Ben Mooge

Joint executive creative director, Havas Creative Group

Two weeks ago, there was tear gas on the streets of Marseilles – again. Déjà rue

Last week, there was a sense of inevitable, idiotic constitutional exit from the other Euros. Déjà coup

And, today, there’s the feeling that I’ve seen the work in Private View somewhere before. Déjà view?

It all feels familiar. First up, again, is "the fashion and sport collaboration one". This time, it’s Nike (2) and Balmain’s Olivier Rousteing rather than Adidas and Stella McCartney. The gear looks nice enough. The footballers are cool enough. The promise of booking personal sessions in NikeLab showrooms is enticing enough. Is that enough?

Next up, Heal’s (1) – "the moving-through-time one". Y’know, like Levi’s or John Lewis or Hovis. Or the other moving-through-time ones. Like them, but significantly nowhere like them. For all the craft of Heal’s itself, it’s noticeable by its absence here.

Subway (4) – "the dramatic-voiceover-guy one". More than a bit like or Axe "sporty girl" or the other dramatic-voiceover-guy ones. Like its Monster ancestor, the performance is good and that almost makes up for the déjà view. Almost. "Keep discovering" feels like it’s the start of something, though. 

Asda (5) comes inevitably as "the off-duty-celebrity-chef one". And it really is like the other one – full of light-hearted situations, recipes, shopping, democratic easy cooking and that, although James Martin actually feels like he has a bit more in his acting locker than Lord Oliver. This will get interesting if the fat-tongued one ever makes a triumphant return to Sainsbury’s.

Finally, Halifax (3) – "the fame fame fame one". It seems as though we’ve all buried the Müller Wünderful Stüff deep into our collective ad psyche, so we can pretend it never happened and retro-cartoon again. So Hanna-Barbera is back! For some reason! First, a homeless cat secured a mortgage and, now, the ever-hilarious Flintstones want to leave their Stone Age bank. Hopefully, soon we’ll see The Ant Hill Mob wrestling with the small print of a junior ISA or Touché Turtle protecting himself from credit-card fees abroad. The overarching feeling is that there’s something tonally off about the whole thing. I actually have a Halifax account and there is something mildly disturbing with my bank’s home page looking like a US breakfast cereal with Fred Yabba-Dabba-Dooing all over online-loan messaging.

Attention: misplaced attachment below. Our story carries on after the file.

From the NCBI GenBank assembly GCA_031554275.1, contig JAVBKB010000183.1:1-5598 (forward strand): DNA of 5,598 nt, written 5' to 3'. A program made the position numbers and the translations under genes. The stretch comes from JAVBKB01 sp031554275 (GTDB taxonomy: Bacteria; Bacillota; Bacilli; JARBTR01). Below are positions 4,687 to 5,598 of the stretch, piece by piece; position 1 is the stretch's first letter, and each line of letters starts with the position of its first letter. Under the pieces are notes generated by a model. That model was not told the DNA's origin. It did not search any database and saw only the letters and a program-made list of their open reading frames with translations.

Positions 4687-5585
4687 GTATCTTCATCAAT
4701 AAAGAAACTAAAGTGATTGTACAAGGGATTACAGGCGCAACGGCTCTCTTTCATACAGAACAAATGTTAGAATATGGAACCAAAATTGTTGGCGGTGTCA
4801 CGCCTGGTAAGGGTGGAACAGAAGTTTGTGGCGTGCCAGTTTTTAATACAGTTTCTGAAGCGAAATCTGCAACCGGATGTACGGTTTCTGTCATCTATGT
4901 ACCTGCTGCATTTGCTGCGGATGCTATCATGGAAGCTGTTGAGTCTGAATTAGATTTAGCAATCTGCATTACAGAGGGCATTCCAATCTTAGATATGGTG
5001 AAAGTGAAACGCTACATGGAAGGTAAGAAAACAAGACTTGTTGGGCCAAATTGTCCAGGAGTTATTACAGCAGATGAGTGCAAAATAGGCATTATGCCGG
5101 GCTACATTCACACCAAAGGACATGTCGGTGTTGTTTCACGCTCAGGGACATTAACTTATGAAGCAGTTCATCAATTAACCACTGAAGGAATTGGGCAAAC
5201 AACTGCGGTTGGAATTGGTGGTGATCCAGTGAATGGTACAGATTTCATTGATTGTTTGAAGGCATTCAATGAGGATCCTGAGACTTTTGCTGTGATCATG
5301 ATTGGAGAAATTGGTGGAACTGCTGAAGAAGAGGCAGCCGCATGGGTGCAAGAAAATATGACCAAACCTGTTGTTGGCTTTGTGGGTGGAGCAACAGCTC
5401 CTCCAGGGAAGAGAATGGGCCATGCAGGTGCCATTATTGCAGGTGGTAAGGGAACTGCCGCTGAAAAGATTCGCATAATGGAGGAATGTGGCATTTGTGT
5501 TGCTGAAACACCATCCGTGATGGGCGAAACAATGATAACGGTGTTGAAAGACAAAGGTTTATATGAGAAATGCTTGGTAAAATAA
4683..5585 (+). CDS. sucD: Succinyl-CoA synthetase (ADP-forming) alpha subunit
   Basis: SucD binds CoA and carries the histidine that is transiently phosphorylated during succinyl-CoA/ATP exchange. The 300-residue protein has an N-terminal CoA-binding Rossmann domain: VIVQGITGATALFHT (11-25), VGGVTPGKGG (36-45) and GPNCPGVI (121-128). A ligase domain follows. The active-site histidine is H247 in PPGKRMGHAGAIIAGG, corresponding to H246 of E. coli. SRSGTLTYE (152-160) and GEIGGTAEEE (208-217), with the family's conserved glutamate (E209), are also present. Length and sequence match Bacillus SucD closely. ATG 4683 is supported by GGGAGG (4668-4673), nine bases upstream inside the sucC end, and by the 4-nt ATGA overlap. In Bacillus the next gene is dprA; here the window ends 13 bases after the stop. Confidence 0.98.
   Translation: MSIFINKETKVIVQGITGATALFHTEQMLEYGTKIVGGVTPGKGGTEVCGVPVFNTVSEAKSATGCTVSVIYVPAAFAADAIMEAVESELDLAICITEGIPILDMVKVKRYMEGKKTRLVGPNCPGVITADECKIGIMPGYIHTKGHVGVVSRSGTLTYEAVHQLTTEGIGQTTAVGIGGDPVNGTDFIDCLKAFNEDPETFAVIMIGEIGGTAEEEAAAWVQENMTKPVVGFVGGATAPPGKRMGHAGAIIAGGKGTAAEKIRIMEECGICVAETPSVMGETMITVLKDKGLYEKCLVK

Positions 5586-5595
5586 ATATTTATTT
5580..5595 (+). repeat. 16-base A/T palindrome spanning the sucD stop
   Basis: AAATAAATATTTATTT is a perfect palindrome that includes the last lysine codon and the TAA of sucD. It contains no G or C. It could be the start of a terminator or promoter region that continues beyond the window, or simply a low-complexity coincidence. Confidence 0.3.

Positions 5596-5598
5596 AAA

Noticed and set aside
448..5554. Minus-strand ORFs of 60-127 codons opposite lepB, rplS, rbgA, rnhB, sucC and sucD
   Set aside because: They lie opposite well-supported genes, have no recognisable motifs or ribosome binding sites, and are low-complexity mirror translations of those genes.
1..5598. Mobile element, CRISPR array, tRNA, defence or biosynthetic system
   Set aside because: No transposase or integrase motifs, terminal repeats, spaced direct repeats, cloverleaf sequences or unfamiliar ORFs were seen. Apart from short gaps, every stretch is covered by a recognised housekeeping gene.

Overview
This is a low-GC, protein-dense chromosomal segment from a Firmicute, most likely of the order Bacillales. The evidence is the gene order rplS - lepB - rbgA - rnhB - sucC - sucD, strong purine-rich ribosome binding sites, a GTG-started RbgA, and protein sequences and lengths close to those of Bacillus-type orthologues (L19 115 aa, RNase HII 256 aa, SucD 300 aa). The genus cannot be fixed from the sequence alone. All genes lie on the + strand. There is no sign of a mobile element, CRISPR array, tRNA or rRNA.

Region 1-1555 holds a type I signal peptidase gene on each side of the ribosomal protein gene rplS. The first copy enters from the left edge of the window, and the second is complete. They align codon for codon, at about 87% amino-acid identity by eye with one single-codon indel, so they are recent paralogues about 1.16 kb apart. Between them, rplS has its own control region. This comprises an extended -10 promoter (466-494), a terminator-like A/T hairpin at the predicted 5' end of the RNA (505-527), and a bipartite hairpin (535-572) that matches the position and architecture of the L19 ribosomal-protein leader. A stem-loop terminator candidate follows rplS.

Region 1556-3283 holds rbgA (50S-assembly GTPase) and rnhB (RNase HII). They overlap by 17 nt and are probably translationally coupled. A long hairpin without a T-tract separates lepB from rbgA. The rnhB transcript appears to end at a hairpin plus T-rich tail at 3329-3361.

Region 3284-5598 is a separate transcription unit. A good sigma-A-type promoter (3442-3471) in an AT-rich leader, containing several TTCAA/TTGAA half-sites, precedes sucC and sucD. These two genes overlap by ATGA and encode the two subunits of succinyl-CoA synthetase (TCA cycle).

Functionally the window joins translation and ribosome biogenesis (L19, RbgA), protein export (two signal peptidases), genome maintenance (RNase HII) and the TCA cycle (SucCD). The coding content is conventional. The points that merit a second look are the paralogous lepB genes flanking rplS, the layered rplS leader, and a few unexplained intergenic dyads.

Déjà or otherwise, it’s ultimately the way you tell them. Charm and craft can always breathe life into a classic story. Subway comes the closest here. But take a look at the Nike Ronaldo "Switch" film for how you really do it. It’s more than a loving homage to Freaky Friday/Big/all the other body-swap stories out there – it’s told so charmingly, you can’t help but love it. That I am properly jealous of. And don’t get me started on Iggy Pop reading Dylan Thomas. That’s the bar.